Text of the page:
The summer months are officially behind us, and the dip in temperature has been met with a spike in coronavirus cases across Canada.
Some parts of Canada are already experiencing a second wave, Prime Minister Justin Trudeau said on Wednesday. But will the coronavirus grow even more rampant during the winter months, just as other respiratory illnesses do?
“As the weather cools down, this means the coronavirus may actually stay in the air longer,” said Colin Furness, an infection control epidemiologist and assistant professor at the University of Toronto.
As the virus leaves your body, the cold air helps preserve it and keep it alive longer, Furness explained.
“That’s one of the reasons we have the flu season in the colder months.”
Respiratory infections, such as coronaviruses, are spread by droplets that are released when a person coughs or sneezes, according to the Public Health Agency of Canada.
Timothy Sly, an epidemiologist with Ryerson University’s school of public health, explained that we don’t exhale the virus particles. The virus is inside droplets of various sizes.
When the air is dry, which is typical during the winter months, the moisture in the droplets evaporates, “possibly within seconds,” leaving the nucleus of the droplet — containing the virus — to float in the air, he said.
This means the droplets are smaller and lighter than they would be with humid weather, meaning they could spread farther.
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Another reason the spread of the coronavirus could be worse in cold temperature is that our mucous membrane dries out in cold weather, making it much harder for the nose to filter pathogens, Furness said. When airways dry out, it allows the virus to have easier access to the body.
“All of these contribute to ideal conditions for respiratory viruses in the winter,” Furness said.
But this does not mean it will happen with COVID-19 specifically, Sly warned.
Because the Northern Hemisphere hasn’t been through a full winter with the coronavirus pandemic yet, it is really “speculation” at the moment, he said.
But he added it’s still important that people practise safe distancing and wearing masks, even when outside during the winter months.
“It’s still the best way to prevent infection,” Sly said.
Of course, there are other reasons for viruses to spread during the winter months.
“Winter is coming,” Catherine Smallwood, senior emergency officer at WHO Europe, said last month, according to CNBC.
“People are travelling more, they are going back to work, schools are reopening — these are all factors that are going to increase the risk of community transmission and further transmission.
“As we approach the flu season and the winter months, there are additional factors that will conflate and add even more to that level of risk,” she said, saying more people are likely to congregate indoors and in more crowded settings.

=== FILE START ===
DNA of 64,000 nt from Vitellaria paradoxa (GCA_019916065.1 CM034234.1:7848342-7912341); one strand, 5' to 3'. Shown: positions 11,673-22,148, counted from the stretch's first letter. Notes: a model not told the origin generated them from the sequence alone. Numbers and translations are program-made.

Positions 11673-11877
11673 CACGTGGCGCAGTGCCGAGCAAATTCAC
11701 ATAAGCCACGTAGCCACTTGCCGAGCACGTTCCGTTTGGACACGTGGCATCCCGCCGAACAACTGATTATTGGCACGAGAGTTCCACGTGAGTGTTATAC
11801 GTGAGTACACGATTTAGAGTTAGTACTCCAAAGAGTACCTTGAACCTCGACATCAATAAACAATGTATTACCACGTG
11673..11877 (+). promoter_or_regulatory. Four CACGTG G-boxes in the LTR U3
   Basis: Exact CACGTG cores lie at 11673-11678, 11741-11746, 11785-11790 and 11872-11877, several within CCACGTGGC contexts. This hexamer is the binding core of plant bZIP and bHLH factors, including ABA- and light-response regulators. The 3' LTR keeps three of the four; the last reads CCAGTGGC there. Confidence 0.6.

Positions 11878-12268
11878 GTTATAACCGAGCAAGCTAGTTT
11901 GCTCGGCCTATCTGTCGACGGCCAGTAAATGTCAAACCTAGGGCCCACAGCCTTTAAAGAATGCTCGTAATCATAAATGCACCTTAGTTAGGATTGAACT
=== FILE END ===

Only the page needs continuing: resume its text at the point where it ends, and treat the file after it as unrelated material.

Studies look into COVID-19 and cold temperature
It’s still not completely known if COVID-19 can spread more easily in cold air, but studies have started looking into it.
A study published in August in the journal Transboundary and Emerging Diseases found that the number of COVID-19 cases in Sydney, Australia, increased as the air became drier and the humidity level dropped.
“There is growing evidence that climatic factors could influence the evolution of the current COVID‐19 pandemic,” the authors stated. “Overall, a decrease in relative humidity of one per cent was associated with an increase in cases of seven to eight per cent.”
Temperature and relative humidity can affect coronavirus transmission as the virus can survive longer at lower temperatures, the authors said. The virus can also stay “suspended in the air” longer at lower humidity, they claimed.
Another study published in August in the Science Direct journal examined the link between daily average temperature and relative humidity and daily counts of COVID-19 cases in 30 Chinese provinces.
It found that every one-degree increase in the average temperature led to a decrease in the daily confirmed coronavirus cases by 36 per cent to 57 per cent when the humidity level was in the range of 67 per cent to 85.5 per cent.
“Environmental factors such as temperature and relative humidity may influence the transmissions of coronavirus by affecting the survival of the virus in its transmission routes,” the authors stated.
However, the authors noted there were limitations to the study — the study period was only around a month-long and the rate of COVID-19 cases decreasing could have also been influenced by government health interventions.
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